A major focus of the camp is to select athletes for another training camp, which will take place in Sweden before the opening World Cup races. “A” team members Tim Burke, Lowell Bailey, Leif Nordgren, Jay Hakkinen, Sara Studebaker, and Laura Spector are prequalified for the Sweden trip, but additional athletes will be selected based on two sprint time trials to be held today and Thursday.
The maximum team size for the Sweden camp is six men and six women, and from that group the team for the first period of World Cup races will be selected; the rest of the athletes would then be sent to the IBU Cup, a coordinated race series at a level just below the top.
“We can take up to six [women] and…. well, never say never, but that’s what it looks like right now, that we would end up doing that,” Kahkonen said.
Last year the team took five men but only two women (Studebaker and Spector) to the first period of European racing. Kahkonen said that the expanded women’s team for this year was made possible by a bigger budget and their success on the trails last winter.
“For sure one of the biggest things to make a change for this year is the level that they showed last year,” he said. “Both in the IBU Cup – they had some really good results there – and obviously on the World Cup as well.”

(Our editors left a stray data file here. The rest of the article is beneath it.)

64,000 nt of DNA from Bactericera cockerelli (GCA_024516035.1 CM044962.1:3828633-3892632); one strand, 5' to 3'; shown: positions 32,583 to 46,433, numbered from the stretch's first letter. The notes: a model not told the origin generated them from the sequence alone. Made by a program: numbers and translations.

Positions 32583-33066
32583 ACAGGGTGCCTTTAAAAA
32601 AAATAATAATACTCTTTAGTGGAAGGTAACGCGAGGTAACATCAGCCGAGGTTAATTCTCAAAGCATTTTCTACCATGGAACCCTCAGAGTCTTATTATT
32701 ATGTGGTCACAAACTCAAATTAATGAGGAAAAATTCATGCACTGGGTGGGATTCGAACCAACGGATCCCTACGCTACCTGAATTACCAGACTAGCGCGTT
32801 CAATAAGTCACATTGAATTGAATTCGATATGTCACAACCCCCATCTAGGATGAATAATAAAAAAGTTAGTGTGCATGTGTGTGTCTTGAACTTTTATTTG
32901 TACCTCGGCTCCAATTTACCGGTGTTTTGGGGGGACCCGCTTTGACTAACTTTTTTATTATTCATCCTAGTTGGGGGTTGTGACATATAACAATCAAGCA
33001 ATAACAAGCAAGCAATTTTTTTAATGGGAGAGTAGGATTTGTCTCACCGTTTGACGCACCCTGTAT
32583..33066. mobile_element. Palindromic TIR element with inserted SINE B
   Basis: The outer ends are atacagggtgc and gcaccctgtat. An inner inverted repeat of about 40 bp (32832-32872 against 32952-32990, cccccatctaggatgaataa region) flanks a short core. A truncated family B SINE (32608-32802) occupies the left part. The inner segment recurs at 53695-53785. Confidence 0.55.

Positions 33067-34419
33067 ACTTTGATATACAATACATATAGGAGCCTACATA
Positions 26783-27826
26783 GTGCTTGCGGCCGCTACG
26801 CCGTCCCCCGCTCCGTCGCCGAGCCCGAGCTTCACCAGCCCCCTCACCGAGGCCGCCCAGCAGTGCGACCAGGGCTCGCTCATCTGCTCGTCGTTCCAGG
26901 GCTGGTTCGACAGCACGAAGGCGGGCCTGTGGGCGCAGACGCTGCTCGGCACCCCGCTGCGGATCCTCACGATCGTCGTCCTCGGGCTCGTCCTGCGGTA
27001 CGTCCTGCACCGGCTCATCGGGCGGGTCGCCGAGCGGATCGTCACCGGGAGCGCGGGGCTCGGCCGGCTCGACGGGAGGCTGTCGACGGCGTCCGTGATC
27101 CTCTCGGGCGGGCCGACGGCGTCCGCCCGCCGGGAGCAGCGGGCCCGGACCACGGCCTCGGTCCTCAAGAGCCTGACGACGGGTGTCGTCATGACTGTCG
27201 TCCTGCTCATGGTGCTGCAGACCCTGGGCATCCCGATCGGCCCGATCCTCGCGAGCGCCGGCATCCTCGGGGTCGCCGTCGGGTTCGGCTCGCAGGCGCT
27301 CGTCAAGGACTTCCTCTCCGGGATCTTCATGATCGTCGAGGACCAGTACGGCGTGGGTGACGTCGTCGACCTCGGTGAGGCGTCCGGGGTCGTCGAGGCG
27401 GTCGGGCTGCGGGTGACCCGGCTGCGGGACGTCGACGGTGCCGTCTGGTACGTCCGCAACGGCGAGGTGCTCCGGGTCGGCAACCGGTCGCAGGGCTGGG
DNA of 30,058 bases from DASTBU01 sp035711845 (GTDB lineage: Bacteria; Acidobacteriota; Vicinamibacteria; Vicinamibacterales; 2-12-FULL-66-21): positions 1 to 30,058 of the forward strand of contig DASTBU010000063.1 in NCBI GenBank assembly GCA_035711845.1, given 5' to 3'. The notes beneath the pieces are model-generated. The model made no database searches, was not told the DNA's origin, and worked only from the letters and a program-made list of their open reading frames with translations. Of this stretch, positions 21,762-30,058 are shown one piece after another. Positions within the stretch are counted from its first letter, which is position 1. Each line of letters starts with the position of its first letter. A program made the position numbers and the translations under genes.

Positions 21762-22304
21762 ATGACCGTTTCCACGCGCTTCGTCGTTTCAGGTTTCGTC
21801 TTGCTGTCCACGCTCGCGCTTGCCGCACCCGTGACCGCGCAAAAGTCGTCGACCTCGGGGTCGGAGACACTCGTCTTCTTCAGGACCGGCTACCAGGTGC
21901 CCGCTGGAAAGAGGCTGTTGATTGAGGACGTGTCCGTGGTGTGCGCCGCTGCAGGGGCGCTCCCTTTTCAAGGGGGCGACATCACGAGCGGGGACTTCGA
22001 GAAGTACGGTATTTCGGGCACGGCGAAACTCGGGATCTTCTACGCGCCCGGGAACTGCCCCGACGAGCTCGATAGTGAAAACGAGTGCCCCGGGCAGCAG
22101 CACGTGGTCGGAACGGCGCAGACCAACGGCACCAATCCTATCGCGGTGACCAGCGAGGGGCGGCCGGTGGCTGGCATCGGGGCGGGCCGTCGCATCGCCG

Dunklee, one of the athletes hoping to be added to the Sweden roster, said that the looming time trials had made her more cautious about the camp’s earlier workouts.
“For the last few days, I’ve been trying to be smart, take it easy, and adjust to the altitude,” she explained.
But that didn’t mean she wasn’t having fun. Like most of the athletes, Dunklee loves the scenery in Utah.
“My favorite things about being out here?” she asked. “Warm sunshine, brisk frosty mornings with snow on the peaks, hiking up canyons, juicy fresh peaches at the store, golden aspens and red oak leaves, and an amazing caterer that cooks for the team.”
While several members of the men’s team had brought their fly fishing gear out to Midway and spent several afternoons on the water, Dunklee had brought her shotgun and gone grouse hunting with Olympic veterans Tracy Colliander and Lanny Barnes.
“We’ve been twice, but haven’t got any yet,” she lamented.
And though the camp is designed for senior athletes, the juniors have been taking advantage of the larger community as well – albeit with their rifles, not shotguns or fishing rods.